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Lecture_Statistics_Spring_2013b

# Lecture_Statistics_Spring_2013b - Lecture One Statistical...

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Statistical Treatment of Data (Error Analysis in the Physical Chemistry Laboratory) Bingbing Li and Alan R. Esker CHEM 3625 Virginia Tech Lecture One

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Outline Accuracy and Precision Means and Standard Deviations Probability Distributions and Confidence Intervals Propagation of Error Significant Figures Linear Regression Reference
I. Accuracy and Precision Statistics definition: The true value is the mean (or average ) of the sample population, which is composed of all possible members of the group . Hence, estimate of the mean obtained from a finite subset of population may be in error. Two categories of the main sources of such errors: * Systematic error : arises from bias that is placed on the measurement either by the instrument itself or by an improper method of reading or using the instrument. * Random error: arises from the intrinsic limitation in the sensitivity of the instrument or measuring device and in our ability to interpret the instrument's output. Random errors may represent fundamental limitations on our ability to perceive reality. Other types of error: “blunder” and “model error”

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Systematic error vs. Accuracy Systematic errors prevent one from obtaining the true value. * Random error vs. Precision The measurement has high precision if the random errors are small . There is no necessary relationship between accuracy and precision. Precision DOES NOT necessarily imply accuracy, since an experiment with small random errors may still give inaccurate results due to large systematic errors. See Example in the next slide I. Accuracy and Precision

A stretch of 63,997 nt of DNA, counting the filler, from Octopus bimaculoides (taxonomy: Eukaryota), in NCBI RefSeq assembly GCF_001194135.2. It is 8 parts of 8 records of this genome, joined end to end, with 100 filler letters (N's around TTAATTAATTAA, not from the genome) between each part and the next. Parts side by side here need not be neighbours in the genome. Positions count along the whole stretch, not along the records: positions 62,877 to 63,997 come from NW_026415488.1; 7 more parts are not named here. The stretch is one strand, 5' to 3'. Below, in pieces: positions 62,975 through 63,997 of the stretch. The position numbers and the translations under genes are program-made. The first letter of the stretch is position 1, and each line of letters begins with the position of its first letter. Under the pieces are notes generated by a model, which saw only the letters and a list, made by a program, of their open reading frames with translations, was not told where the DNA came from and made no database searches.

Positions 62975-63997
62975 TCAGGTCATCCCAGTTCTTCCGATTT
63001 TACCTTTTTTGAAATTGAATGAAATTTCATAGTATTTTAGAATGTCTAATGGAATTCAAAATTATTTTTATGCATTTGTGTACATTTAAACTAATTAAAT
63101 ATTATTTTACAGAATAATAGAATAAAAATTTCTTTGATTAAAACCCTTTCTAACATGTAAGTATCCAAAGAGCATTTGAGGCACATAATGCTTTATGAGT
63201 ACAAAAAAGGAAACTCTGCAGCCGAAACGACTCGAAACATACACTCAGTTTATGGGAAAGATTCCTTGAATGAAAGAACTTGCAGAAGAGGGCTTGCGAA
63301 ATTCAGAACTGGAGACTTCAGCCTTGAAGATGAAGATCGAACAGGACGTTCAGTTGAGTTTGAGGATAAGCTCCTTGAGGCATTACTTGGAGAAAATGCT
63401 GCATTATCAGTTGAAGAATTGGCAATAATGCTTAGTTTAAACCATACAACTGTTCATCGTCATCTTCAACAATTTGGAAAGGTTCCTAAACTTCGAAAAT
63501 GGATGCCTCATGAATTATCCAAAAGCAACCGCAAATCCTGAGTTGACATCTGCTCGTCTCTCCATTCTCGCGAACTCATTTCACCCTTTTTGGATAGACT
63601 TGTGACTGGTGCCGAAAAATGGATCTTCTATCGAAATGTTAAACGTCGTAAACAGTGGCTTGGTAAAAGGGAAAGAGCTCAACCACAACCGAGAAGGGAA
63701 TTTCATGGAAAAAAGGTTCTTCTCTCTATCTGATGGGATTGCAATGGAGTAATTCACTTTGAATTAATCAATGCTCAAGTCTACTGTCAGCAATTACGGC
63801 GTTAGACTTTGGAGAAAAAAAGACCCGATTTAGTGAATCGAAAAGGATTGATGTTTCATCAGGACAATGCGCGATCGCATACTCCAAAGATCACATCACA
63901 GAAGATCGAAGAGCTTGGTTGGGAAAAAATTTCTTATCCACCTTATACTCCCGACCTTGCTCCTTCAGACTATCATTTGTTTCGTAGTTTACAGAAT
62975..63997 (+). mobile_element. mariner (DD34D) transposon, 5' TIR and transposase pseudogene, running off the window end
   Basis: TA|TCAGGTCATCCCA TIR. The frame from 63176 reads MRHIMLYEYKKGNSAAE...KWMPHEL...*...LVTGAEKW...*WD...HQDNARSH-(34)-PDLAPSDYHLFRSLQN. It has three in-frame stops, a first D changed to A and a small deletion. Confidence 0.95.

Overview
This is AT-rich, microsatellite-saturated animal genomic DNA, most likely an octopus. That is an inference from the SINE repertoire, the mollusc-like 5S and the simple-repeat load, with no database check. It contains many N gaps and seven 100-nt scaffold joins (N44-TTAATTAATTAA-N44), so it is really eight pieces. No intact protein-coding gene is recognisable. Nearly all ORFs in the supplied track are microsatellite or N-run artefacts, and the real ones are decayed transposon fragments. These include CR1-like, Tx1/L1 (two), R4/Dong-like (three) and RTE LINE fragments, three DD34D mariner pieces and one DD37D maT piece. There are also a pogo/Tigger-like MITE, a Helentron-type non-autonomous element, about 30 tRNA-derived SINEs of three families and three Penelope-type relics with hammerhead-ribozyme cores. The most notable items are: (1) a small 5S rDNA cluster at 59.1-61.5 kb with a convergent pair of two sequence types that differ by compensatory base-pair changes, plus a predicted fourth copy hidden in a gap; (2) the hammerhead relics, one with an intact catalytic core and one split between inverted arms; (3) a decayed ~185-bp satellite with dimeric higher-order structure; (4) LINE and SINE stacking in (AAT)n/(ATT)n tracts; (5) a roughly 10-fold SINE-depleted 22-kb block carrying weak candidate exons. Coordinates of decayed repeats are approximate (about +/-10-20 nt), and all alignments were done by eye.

Three targets for three different guns and three different marksmen. Target A : reasonable accuracy and precision. Target B : poor precision, although the average is about the center of the target. Target C : excellent precision, but poor accuracy. A B C × × × × × × × × × I. Accuracy and Precision

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II. Means and Standard Deviations A population represents every member of a group Population Mean, μ Population Variance, σ 2 A sample represents some subset of a population N x N 1 i i Ο৿ Ο৿ Πਏ Ξ৯ Μ৏ Μ৏ Νয় Λি = μ = ( ) N x N 1 i 2 i 2 Ο৿ Ο৿ Πਏ Ξ৯ Μ৏ Μ৏ Νয় Λি μ = σ = 2 2 2 x x = σ Sample Mean, x Sample Variance, s 2 N x x N 1 i i Ο৿ Ο৿ Πਏ Ξ৯ Μ৏ Μ৏ Νয় Λি = = ( ) ( ) 1 N x x s N 1 i 2 i 2 Ο৿ Ο৿ Πਏ Ξ৯ Μ৏ Μ৏ Νয় Λি = = Ο৿ Πਏ Ξ৯ Μ৏ Νয় Λি Ο৿ Πਏ Ξ৯ Μ৏ Νয় Λি = σ = 2 2 2 2 x x 1 N N 1 N N s Variance describes the distribution of values around a mean value.
Questions: (1) Why is (X i - ) squared? (2) Why is it N-1 in the denominator for samples and N for populations? x II. Means and Standard Deviations

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Properties of the mean and the variance Mean Variance X aX a μ = μ b X b X + μ = μ + b a X b aX + μ = μ + X: Variable a and b: Constants 2 X 2 2 aX a σ = σ 2 X 2 b X σ = σ + 2 X 2 2 b aX a σ = σ + 2 Y 2 2 X 2 2 bY aX b a σ + σ = σ + X, Y: Variable a and b: Constants II. Means and Standard Deviations
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Lecture_Statistics_Spring_2013b - Lecture One Statistical...

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